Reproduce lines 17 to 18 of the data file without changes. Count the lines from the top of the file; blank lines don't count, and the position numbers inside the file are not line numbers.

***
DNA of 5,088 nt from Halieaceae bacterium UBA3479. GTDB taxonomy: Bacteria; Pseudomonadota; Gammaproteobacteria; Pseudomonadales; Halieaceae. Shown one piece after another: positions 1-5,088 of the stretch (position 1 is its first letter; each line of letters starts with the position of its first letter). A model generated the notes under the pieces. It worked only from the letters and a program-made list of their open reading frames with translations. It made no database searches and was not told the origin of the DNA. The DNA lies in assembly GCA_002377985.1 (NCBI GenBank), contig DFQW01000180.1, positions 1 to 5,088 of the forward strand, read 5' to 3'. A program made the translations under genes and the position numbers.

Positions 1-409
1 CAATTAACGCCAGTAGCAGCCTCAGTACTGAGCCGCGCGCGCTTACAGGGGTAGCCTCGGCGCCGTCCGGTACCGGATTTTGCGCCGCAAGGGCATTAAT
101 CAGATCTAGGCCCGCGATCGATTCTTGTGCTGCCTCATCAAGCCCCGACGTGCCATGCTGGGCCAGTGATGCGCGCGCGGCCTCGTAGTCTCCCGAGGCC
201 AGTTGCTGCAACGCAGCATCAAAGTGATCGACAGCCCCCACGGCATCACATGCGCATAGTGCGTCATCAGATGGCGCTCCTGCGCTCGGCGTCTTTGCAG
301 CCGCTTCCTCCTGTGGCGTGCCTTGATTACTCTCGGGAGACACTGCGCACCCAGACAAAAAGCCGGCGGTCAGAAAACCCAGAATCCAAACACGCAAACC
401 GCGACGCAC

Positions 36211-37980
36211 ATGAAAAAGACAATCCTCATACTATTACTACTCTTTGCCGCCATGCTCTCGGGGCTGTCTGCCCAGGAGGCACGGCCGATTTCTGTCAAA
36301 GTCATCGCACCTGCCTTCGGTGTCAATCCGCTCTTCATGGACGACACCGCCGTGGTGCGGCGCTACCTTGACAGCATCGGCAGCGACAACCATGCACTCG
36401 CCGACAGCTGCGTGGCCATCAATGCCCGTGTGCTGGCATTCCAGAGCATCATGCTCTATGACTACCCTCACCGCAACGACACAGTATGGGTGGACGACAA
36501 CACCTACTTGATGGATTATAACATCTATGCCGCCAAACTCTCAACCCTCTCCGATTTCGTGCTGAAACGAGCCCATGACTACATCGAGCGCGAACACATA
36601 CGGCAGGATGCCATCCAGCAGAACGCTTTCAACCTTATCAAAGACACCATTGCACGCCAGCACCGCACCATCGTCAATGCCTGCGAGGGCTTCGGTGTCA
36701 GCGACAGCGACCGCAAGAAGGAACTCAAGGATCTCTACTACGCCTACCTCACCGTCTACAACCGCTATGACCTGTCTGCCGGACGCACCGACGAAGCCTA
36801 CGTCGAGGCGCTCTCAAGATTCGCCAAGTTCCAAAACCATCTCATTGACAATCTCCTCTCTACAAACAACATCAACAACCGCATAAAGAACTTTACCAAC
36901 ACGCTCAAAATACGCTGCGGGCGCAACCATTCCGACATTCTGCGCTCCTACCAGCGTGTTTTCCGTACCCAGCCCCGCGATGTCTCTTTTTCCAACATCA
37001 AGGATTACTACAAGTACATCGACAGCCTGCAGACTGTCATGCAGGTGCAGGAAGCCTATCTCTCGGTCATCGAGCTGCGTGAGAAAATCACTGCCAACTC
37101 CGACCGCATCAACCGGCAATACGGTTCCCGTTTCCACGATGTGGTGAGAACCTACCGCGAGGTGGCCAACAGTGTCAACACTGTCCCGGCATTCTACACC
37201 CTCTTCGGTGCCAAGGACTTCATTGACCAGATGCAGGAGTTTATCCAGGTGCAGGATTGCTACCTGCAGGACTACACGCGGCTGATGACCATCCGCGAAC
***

37001 AGGATTACTACAAGTACATCGACAGCCTGCAGACTGTCATGCAGGTGCAGGAAGCCTATCTCTCGGTCATCGAGCTGCGTGAGAAAATCACTGCCAACTC
37101 CGACCGCATCAACCGGCAATACGGTTCCCGTTTCCACGATGTGGTGAGAACCTACCGCGAGGTGGCCAACAGTGTCAACACTGTCCCGGCATTCTACACC